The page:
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Canada is EU's 'closest transatlantic partner': EC chief

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Canadian Prime Minister Justin Trudeau launched the Canada-EU summit on Wednesday by praising the "progress" resulting from CETA, their free trade deal, while European Council president Donald Tusk called Ottawa the bloc's "closest transatlantic partner".

[MONTREAL] Canadian Prime Minister Justin Trudeau launched the Canada-EU summit on Wednesday by praising the "progress" resulting from CETA, their free trade deal, while European Council president Donald Tusk called Ottawa the bloc's "closest transatlantic partner".

Their mutual praise contrasted with the strained ties between Europe and the United States under President Donald Trump and his protectionist administration.

"CETA goes far beyond lowering trade barriers and reaching new markets... With CETA, we're doing trade differently," Mr Trudeau said at the start of the 17th summit.

The Comprehensive Economic and Trade Agreement (CETA) went into effect in practically its entirety in September 2017 and so far has been ratified by 13 of the 28 European Union member states and Canada.

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The pact removes tariffs on nearly all goods and services between Canada and Europe, which the EU says eliminates 590 million euros (S$901.4 million) in customs duties each year.

Since the accord came into effect, EU exports to Canada have risen 15 per cent, a European official said.

Canadian exports to the EU rose 7 per cent in 2018 compared to the previous year to US$44.5 billion, according to Canadian government figures.

But the agreement is controversial: some environmentalists, social activists and free trade sceptics argue it gives too much power to corporations and does not give citizens a balancing right to take legal action if companies break the rules.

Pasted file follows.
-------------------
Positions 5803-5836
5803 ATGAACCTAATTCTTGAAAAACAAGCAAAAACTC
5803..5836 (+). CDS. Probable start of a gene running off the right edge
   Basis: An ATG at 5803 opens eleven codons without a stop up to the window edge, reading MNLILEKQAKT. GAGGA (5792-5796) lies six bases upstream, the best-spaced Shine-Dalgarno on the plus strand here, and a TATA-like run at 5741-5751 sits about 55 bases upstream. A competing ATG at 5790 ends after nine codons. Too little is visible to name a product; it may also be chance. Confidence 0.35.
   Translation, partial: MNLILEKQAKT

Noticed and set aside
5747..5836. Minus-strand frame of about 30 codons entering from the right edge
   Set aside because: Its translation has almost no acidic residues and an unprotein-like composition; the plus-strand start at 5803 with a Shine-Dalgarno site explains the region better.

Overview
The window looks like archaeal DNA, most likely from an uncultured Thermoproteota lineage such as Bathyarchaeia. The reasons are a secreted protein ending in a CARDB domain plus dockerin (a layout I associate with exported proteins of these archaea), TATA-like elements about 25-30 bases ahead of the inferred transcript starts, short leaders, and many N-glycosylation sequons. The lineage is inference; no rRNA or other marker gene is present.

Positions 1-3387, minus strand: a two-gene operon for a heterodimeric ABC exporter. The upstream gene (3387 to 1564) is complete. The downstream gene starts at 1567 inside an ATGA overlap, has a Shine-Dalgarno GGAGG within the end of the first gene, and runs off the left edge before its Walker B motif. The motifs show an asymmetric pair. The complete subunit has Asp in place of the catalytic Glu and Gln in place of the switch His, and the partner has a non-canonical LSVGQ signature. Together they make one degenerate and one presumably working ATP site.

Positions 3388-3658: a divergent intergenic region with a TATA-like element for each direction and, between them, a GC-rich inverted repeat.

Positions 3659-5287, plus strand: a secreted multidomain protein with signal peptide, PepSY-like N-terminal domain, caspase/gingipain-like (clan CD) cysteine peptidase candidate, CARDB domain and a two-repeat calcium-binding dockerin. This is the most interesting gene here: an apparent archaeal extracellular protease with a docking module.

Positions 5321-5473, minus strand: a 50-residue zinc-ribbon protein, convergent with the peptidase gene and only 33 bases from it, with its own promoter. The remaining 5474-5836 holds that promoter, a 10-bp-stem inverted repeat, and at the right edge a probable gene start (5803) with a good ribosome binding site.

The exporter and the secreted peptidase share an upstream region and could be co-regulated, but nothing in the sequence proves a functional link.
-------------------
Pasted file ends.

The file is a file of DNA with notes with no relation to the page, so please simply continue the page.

Canada says that work remains to be done to persuade businesses of the opportunities provided by the accord.

Several EU member states, most notably France, also oppose the agreement.

But Mr Trudeau praised the cooperation between Ottawa and Brussels as "an example to the world".

In the face of challenges "to the rules-based order" and "multilateralism", or "taking the form of populism", Mr Trudeau said, Canada and the EU worked together as "strong allies" to tackle major issues.

For his part, European Council president Donald Tusk said he considers Canada the EU's "closest transatlantic partner", as the normally strong relations between the EU and the United States have soured since the arrival of Mr Trump in the White House.

"We can indeed count on each other in any situation," said Mr Tusk, who will leave his position at the end of the year.

Mr Tusk pointed to the recent G-20 summit in Japan, where he said Canada and the EU supported each other on climate protection, the "rules-based order" and "fair and mutually beneficial trade".

With less than 100 days until Canada's legislative elections, where Mr Trudeau is up for a second term, Mr Tusk praised Canada's re-engagement in foreign policy over the past four years with Mr Trudeau in office.

"Canada has returned to world politics in style," Mr Tusk said.

The EU-Canada summit, which runs through Thursday, includes a meeting with Mr Trudeau and his European guests, who include European Commissioner for Trade Cecilia Malmstrom, as well as an expanded plenary session.

In addition to CETA, the agenda also includes climate change, protection oceans and reforms to the World Trade Organization.

The leaders will conclude the summit Thursday afternoon with a press conference and a joint statement.

AFP